Thursday, July 10, 2008


"Nothing closes ears, minds and hearts faster than shame." So wrote heartinsanfrancisco in response to a comment I left yesterday on her blog--the one with the delicious title, "Guilty With an Explanation." She had written about one of those brief encounters where her own moral values had been put on the spot by the prejudice of a stranger, the kind of situation where you're left speechless--and remorseful that you lack words to express your outrage in the face of sheer, blind, unforgivable and ignorant bias.

She's right, of course. I was writing yesterday about vengeance, which seems to me to belong somewhere in the same category of violence, or violation. To put a stranger to shame in such a circumstance is to indulge in a kind of vengeance. It's an abuse of power--if the presumption of my own righteousness is a form of power. It teaches nothing, since shame overwhelms the listener and, yes, closes the ears, mind and heart to anything but the afterburn. It might give me a momentary satisfaction, but is sure to leave a bad taste in my mouth. It's a pyrrhic victory, at best.

I've heard a useful distinction between shame and guilt: you feel guilty for something you have done; you feel shame for who you are. I have experienced both in the course of my life, and if I accept this definition, I believe that shame is worse. I can use my faculties of reason to get past guilt, by either accepting or rejecting responsibility for the action that provoked it. I can even be guilty "with an explanation"! But shame goes deeper than action, into the very core of who I am. Once I become aware of it, it hurts, and keeps on hurting until I find a way to accept what it is that shames me and learn to be with the truth about myself in more compassionate way.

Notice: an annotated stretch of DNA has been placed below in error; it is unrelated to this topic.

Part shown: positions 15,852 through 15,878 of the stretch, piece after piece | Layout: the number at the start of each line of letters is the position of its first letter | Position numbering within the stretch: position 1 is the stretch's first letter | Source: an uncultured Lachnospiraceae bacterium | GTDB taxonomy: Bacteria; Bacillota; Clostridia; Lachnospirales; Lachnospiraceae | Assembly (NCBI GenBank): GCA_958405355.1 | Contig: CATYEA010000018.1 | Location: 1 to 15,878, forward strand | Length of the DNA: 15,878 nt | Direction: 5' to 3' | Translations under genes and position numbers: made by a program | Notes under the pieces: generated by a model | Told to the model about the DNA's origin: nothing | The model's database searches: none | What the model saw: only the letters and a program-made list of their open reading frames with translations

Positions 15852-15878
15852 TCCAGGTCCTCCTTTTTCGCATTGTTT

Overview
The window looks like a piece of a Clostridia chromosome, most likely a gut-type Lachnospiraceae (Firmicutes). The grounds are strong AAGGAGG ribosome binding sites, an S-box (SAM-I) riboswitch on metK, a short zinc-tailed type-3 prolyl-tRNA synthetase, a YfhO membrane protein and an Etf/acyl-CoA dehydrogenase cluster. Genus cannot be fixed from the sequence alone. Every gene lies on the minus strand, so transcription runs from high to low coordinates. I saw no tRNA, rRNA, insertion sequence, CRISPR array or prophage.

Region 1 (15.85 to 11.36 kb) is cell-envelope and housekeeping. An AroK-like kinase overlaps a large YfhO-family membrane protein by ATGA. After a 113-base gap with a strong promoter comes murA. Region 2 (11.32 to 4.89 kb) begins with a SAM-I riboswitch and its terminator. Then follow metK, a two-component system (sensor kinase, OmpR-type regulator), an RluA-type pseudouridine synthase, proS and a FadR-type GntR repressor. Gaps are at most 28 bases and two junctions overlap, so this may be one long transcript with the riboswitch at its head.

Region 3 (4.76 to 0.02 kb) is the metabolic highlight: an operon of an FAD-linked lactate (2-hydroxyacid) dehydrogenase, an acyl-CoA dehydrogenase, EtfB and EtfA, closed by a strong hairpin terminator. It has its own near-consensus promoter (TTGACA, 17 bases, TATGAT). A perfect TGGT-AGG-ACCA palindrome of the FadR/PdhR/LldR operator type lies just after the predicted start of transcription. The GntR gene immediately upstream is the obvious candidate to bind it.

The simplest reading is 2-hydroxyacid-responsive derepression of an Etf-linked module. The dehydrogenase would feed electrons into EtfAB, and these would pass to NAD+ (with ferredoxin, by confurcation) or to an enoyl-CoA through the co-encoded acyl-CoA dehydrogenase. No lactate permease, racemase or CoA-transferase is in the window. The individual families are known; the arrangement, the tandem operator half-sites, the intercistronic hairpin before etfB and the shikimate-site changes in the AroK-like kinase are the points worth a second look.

With regard to heartinsanfrancisco's situation, I might feel guilty for having spoken unkind words; I'd feel shame for that part of me that needed to shame another person for her words.

But this is just the beginning of a huge discussion. The terms are still a little blurred, I feel. I'd be interested to hear what others think, and what their own experiences might be.

That's how I see it, anyway. Thanks to heartinsanfrancisco for bringing all these thoughts to mind.


roger said...

i like your discussion. i did find several definitions of shame or guilt that conflated the two.

about speaking up in public in the face of a comment like the one hearts relates....i do agree that speaking down to the offender is likely to be counter productive, and ultimately bad for me. but i also seek to find a way to indicate that i disagree with the view expressed. not an easy task to be sure. and i more often feel guilty for my lack of speaking up in some way. several of the commenters there offered soft replies, not rejoinders, which politely expressed not condemnation but perhaps just a different view.

would that i could be so quick minded in such situations.

my birthday is aug 3. best wishes to you should i forget on the 1st.

heartinsanfrancisco said...

Wow, Peter. Throw you the ball and you run with it.

Thank you for putting the kindest possible spin on my little dilemma. Life seems to be made up of such dilemmas, most of them small in themselves but as we navigate each one, we clarify in our own minds what we really believe.

Sometimes that has to be enough because as you and I agree, causing another pain does not change his views but does move us backward to a place where we, too, feel shame.

The distinctions you make between guilt and shame are important ones. I also believe that guilt can be more easily overcome with right action in the future while shame shows us who we are (or perceive ourselves to be) and seems like a more permanent condition. In fact, too many guilty acts can make us a person who feels shame, and it becomes much harder to re-form (and forgive) ourselves.

I was once married to a man who criticized everything I did. When I finally left, I told him that if he had accepted me the way I was, I could have become so much more. He didn't get it but I am convinced that acceptance is the only way to influence people's hearts and minds.

This is a very long comment, but then I'm guilty with an explanation. :)

PeterAtLarge said...

Roger--yes, the quick mind is what we all aspire to, and seldom achieve! As I'm sure others do, I stay awake at night coming up with the perfect response(s) to such occasions, Not to mention to perceived insults... Ah, well.

And Heart..., yes, too, when some one tosses me a good one! Thanks for the thoughtful response, and for coming from... the heart!